Amref Health Africa Statement During the Commemoration of World Contraception Day
Reaching the Most Vulnerable with Contraception During the Covid-19 Pandemic and Beyond.
Contraception use is a key fundamental human right. Contraception is central in enhancing gender equality and empowerment of women, supporting girls to access education, and is key in the reduction of poverty. It plays a significant role in reducing maternal and child deaths, especially among adolescents and youth. Contraception is an excellent way of preventing unplanned pregnancies, averting health risks associated with unwanted pregnancies such as poor pregnancy outcomes including maternal deaths and unsafe abortions1
It is estimated that 75.7% of women of reproductive age in the world had their family planning needs met by 2019. However, in Sub Sahara Africa, uptake of contraception is still low, with less than half of family planning needs being… Read More
International Day to End Obstetric Fistula Statement, 23 May 2021
Obstetric fistula (OF) is a devastating childbirth-related disability affecting mainly poor women in low resource regions. Often, women develop this debilitating condition as a result of poor management or lack of management during labour. The women are ostracized by their families and communities due to the resultant smell from dribbling urine and/or leakage of stool. Though the prevalence of obstetric fistula is not well known, it is estimated that two million women in sub-Saharan Africa and Asia live with this condition and this number grows by 50,000 to 100, 000 each year (World health organization, 2018).
This year’s theme “Women’s rights are human rights! End fistula now” was a reminder that OF is preventable. OF is the hallmark of health system failure and an absolute denial of a woman’s human… Read More
Amref Health Africa Global Statement on COVID-19 Tools including Vaccine Equity
COVID-19 has, undeniably, devastated the global economy, resulted in the loss of millions of lives, and immensely interrupted people’s ways of living across the world. IMF estimates a collapse in economic growth in many African countries due to a decline in key sectors such as tourism as a result of travel restrictions and public health measures especially lockdowns. Reopening Africa’s economy relies on substantial control of the COVID-19 pandemic.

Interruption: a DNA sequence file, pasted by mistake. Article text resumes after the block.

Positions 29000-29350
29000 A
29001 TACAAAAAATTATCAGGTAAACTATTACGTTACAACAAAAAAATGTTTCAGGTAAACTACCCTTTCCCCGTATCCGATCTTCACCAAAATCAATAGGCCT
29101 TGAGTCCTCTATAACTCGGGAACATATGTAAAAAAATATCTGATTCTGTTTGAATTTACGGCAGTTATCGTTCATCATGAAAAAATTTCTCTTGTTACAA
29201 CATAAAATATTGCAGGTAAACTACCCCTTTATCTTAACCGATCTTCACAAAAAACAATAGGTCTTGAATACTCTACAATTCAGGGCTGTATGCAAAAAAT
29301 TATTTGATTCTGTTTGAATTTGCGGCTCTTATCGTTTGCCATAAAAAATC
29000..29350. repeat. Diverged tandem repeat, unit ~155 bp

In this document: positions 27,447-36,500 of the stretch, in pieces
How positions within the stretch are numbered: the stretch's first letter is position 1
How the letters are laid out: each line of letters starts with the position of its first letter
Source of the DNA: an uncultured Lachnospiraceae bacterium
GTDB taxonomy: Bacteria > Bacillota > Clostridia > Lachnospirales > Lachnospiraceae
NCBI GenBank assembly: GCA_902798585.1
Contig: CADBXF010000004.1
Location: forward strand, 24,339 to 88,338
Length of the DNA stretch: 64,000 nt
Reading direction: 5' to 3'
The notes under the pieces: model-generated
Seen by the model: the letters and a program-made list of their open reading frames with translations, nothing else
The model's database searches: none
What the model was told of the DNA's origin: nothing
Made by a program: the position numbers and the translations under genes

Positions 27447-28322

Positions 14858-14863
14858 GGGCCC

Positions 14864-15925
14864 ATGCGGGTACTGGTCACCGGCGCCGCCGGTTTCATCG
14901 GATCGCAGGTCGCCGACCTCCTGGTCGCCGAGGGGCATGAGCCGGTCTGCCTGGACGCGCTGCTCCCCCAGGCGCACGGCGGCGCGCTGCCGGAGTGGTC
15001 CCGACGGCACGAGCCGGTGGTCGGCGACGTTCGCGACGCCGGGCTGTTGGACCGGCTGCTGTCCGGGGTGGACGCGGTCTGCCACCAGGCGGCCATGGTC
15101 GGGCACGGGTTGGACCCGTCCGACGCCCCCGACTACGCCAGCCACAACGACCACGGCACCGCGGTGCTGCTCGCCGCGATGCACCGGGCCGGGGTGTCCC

Control of the pandemic depends on a combination of personal and collective public health measures, strengthening of health systems and attaining COVID-19 vaccination targets. The Africa Centres for Disease Control and Prevention set this target at 60%. However, Africa is currently projected to reach its target in 2023; the rest of the world will reach 60-80% in 2022 (U.S., Canada, and… Read More
Amref Health Africa’s Position on the Role and Services of Traditional Birth Attendants
According to the World Health Organisation (WHO), a traditional birth attendant (TBA) is “a person who assists the mother during childbirth and who initially acquired her skills by delivering babies herself or by working with other TBAs”. In addition to attending deliveries, TBAs help with initiating breastfeeding; providing health education on sexually transmitted illnesses (STIs), reproductive health and nutrition; visiting mothers during and shortly following delivery to check for and educate them on the associated danger signs; and accompanying referrals to the health facilities for complicated deliveries.
Throughout history, traditional birth attendants have been the main health care providers for women during childbirth in Africa. They attend to the majority of deliveries in the rural areas of developing countries.